The Spanish point of view is that it is quite willing to pay at a rate of 29.23 pesetas to the pound sterling, but owing to its recent exchange difficulties, it insists on making the total payment in pesetas in order to avoid having to buy gold exchange for the payment. This places a somewhat curious aspect on the matter, because the peseta market has shown extreme fluctuations in the last few months and it is impossible to foresee the course of the exchange in the near future. In practice the Spanish Government wishes to take the total amount of principal and interest payable in pesetas, calculate this at the rate [Page 786] of the day, which means a supplementary payment of about 15% in pesetas, and let the companies dispose of these pesetas as best they can. The idea of the Spanish Government seems to be to make the companies interested in the maintenance of the exchange.

It is, of course, true that the Shell payment was made in pounds at the above referred to rate of exchange as stated in the French Embassy note. The Finance Minister however insists that this is no precedent in view of the largely increased compensation that is being given to the French and American interests (almost 20% more than the Shell received).

I have had several talks with the Finance Minister with a view to obtaining a more satisfactory method of payment, and suggested tentatively contingent on the acceptance by the interests involved, that the Spanish Government give the Companies an undertaking to protect them from exchange losses. A general outline of this formula was given to the Department by the Standard Oil Company and is contained in the Department’s telegraphic instruction No. 33—June 15, 11 a.m.—1929. When the Standard Oil Company agreed, failing a better formula to accept this exchange arrangement, the matter was taken up with the French Embassy to obtain their consent.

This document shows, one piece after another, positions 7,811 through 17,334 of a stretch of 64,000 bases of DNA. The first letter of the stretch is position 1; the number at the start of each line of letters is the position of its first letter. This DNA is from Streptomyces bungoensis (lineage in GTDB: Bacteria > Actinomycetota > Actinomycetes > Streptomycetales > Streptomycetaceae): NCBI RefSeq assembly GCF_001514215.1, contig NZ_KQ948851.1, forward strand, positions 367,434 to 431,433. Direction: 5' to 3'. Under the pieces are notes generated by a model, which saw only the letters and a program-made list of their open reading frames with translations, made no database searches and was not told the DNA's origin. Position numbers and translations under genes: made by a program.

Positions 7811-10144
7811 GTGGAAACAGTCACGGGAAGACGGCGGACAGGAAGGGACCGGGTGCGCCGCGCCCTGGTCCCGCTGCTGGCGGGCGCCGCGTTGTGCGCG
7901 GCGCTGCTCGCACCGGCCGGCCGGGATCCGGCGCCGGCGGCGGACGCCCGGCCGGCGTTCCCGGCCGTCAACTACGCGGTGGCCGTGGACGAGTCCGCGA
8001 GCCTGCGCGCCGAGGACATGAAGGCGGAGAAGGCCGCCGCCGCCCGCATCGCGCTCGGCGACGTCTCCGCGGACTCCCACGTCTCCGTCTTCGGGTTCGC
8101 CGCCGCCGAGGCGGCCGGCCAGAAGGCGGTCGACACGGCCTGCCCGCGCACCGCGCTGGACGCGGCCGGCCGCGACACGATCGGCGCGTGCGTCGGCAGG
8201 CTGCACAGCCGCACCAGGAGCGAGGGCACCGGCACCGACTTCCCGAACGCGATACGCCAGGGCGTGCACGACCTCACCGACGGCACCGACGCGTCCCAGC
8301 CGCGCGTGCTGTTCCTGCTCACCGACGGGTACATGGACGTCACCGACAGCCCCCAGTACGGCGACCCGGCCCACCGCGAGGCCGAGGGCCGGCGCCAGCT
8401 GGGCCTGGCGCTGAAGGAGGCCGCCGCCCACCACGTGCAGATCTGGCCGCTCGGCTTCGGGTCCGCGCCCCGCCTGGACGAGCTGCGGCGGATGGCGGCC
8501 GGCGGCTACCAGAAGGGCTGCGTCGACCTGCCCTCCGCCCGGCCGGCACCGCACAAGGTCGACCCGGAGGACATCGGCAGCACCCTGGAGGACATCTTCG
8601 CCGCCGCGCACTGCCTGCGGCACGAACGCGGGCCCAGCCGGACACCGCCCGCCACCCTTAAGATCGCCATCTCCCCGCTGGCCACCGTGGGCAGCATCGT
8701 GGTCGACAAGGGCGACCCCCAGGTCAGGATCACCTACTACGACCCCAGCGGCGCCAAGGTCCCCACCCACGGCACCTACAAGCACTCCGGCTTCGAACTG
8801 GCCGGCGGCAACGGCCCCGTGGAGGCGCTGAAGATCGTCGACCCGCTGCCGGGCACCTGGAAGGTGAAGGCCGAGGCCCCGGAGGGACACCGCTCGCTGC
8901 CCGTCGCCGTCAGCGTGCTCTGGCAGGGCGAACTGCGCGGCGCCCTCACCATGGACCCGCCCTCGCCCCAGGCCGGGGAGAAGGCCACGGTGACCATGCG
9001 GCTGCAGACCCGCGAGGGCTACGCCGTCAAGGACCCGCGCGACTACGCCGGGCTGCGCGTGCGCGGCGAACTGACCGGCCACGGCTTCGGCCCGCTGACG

The French Embassy on its part had also been negotiating and I found was trying to arrange for a consortium of French and Spanish banks to take the whole number of pesetas receivable by the companies at the present rate of exchange and turn them into dollars or francs, less 1% discount for commission.

As this solution, if feasible, would be more satisfactory than the one proposed by the Standard Oil Company, the French Embassy asked me to wait a few days for an answer from Paris. I have accordingly decided to wait until the beginning of next week and, failing a solution along the lines proposed by the French Embassy, I will submit on behalf of the American interests involved, the concrete plan which they have worked out for marketing over a period of three to six months approximately 31,000,000 ptas. which they are to receive.

I am enclosing herewith a draft of this plan to be submitted to the Finance Minister18a which I hope may be satisfactory to him.

I greatly appreciate on behalf of the Embassy the Department’s expression of satisfaction in regard to the outcome of these long and troublesome negotiations, and I am now exceedingly hopeful that I will soon be in a position to report a definite settlement.

I have [etc.]

Ogden H. Hammond